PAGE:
Qatar’s 2022 World Cup official ‘al Rihla’ footballs are pictured during a Croatia team training session at their Al Erssal training camp in Doha. | Photo Credit: OZAN KOSE
The design, structural and visual, of the official World Cup ball is something that fans look forward to every four years. It has also been an ample source of controversy, beginning from the first-ever World Cup final in 1930.
Both finalists, Argentina and Uruguay, couldn’t agree on which ball to use, as the latter claimed the ball offered by the host was larger.
Check out the Al Rihla launch event 👀⚽@adidasfootball | #OfficialMatchBallpic.twitter.com/qAm8PaEhG0
Finally, it was decided that a ball provided by Argentina would be used in the first half and one provided by Uruguayans will be used in the second half. Interestingly, Argentina led the game 2-1 at half-time, before the ball changed and Uruguay outscored its neighbours 3-0, with its ball (named T-model), in the final half to win the first-ever World Cup,
The 12-panel design of the World Cup balls continued until 1954 when an innovative 18-layer ball, named the ‘Swiss World Champion’ was introduced for the Swiss World Cup.
The qualities of the balls used varied through the next World Cups, with the ones used in Chile in 1962 (named Crack) receiving the most criticism, particularly for how fast they disintegrated.
England 1966 saw Slazenger selected as the official ball manufacturer after a blind test at the Football Association headquarters in London. It designed and provided a 24-panel ball named ‘Challenge 4-star’.
Mexico 1970 marked the beginning of the Adidas era with the iconic ‘Telstar’, which has created a unique space for itself in the history of World Cup balls. Named after the Telstar satellite launched in 1962 by the USA, this was the first-ever 32-panelled ball used in the World Cup.
The Buckminster design persisted in 1974, but the ‘Telstar-Durlast’ introduced polyurethane coating that made the ball water resistant.
Argentina 1978 saw the introduction of a base design – interconnected triangles with curved edges – that continued until 1998. Named ‘Tango’, this was also the first ball to feature the Adidas trademark.
Mexico 1986 saw the genesis of the fully synthetic match balls through ‘Azteca’ that incorporated Aztec murals in its base design to give it a rooted feel. ‘Etrusca’ of Italy 1990 had the Etruscan lion in it, while the ‘Questra’ of USA 1994 had stars emblazoned on it to symbolise America’s quest for greatness.
The first-ever multicoloured World Cup ball was introduced in France 1998, with red, blue and white representing the French flag and was aptly named ‘Tricolore.’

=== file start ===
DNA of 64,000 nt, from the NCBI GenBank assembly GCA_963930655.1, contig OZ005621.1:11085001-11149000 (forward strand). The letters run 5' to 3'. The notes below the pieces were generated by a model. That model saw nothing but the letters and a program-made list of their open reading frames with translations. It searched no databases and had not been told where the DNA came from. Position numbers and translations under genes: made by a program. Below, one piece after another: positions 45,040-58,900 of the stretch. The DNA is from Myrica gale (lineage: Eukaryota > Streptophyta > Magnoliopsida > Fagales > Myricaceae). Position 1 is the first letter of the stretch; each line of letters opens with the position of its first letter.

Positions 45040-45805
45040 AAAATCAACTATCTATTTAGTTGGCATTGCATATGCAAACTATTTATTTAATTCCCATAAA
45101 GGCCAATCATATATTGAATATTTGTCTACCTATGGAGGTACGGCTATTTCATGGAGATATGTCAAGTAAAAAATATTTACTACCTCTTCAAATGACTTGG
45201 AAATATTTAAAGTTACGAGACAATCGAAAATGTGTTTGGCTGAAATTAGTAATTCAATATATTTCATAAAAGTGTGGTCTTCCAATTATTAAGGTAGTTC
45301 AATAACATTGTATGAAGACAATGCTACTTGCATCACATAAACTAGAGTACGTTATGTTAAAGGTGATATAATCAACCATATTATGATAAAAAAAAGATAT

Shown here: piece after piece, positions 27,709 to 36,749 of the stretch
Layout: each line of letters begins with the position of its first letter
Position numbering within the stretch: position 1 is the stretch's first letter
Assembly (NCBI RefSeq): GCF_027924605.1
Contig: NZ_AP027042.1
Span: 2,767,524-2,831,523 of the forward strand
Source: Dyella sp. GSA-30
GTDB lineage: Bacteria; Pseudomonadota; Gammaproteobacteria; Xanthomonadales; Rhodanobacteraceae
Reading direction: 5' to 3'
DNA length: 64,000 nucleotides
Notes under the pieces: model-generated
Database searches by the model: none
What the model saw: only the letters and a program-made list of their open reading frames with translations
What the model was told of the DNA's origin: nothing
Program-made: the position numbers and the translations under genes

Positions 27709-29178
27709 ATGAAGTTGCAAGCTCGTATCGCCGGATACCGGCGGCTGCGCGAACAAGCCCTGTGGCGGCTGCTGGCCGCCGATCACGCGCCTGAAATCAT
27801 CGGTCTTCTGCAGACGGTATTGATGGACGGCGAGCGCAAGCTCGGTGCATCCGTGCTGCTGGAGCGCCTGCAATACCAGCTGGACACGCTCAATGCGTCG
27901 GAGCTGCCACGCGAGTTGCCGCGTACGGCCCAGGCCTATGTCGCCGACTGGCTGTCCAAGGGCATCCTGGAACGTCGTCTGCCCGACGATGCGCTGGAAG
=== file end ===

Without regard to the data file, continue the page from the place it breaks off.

‘Fevernova’ of the 2002 World Cup ushered in a new era with a triangular design that departed from the ‘Tango’ layout. Attackers were in awe of the accuracy provided, while goalkeepers, like Gianluigi Buffon, criticised the ball for its ‘crazy bouncing.’
Germany 2006 marked a new beginning as Adidas produced two ball designs – one specifically for the World Cup final. With 14 external panels, ‘Teamgeist’ (meaning team spirit in German) was smoother and provided better ball control. ‘Teamgeist Berlin’, used for the Final, had golden panels to highlight the occasion.
What was the name of the football at the 2010 World Cup?
‘Jabulani’ of South Africa 2010 turned out to be one of the most controversial World Cup match balls. The eight-panelled ball with internal stitching was unpredictable in flight due to its excessive smoothness and was panned by players, particularly the goalkeepers.
Adidas produced a less contentious, but a highly-innovative ball for Brazil 2014 in the form of ‘Brazuca’. The first of such to be named after public voting, Brazuca had just six layers, which were seamed together in a swirling fashion. The pattern on the ball was multicoloured ribbons, inspired by Brazilian wish bands.
Russia 2018 was a return to the roots for Adidas with ‘Telstar 18’, a reinvented version of its 1970 creation, whose structural design remained similar to the ‘Brazuca’.
The tournament’s knockout phase used a different ball, with a red theme, named ‘Telstar Mechta’ (Mechta meant dream or ambition in Russian).
Which football is used in FIFA World Cup?
For the upcoming Qatar World Cup, Adidas revealed the official match ball named ‘Al Rihla’ (the journey in Arabic) on March 2022.
The colours and patterns of ‘Al Rihla’ is an ode to Qatar’s culture, flag and architecture. Claimed to be the fastest World Cup ball ever designed, ‘Al Rihla’ has 20 layers held together by water-based glues and inks and is said to have enhanced aerodynamics, enabling better swerve and accuracy for shooters.
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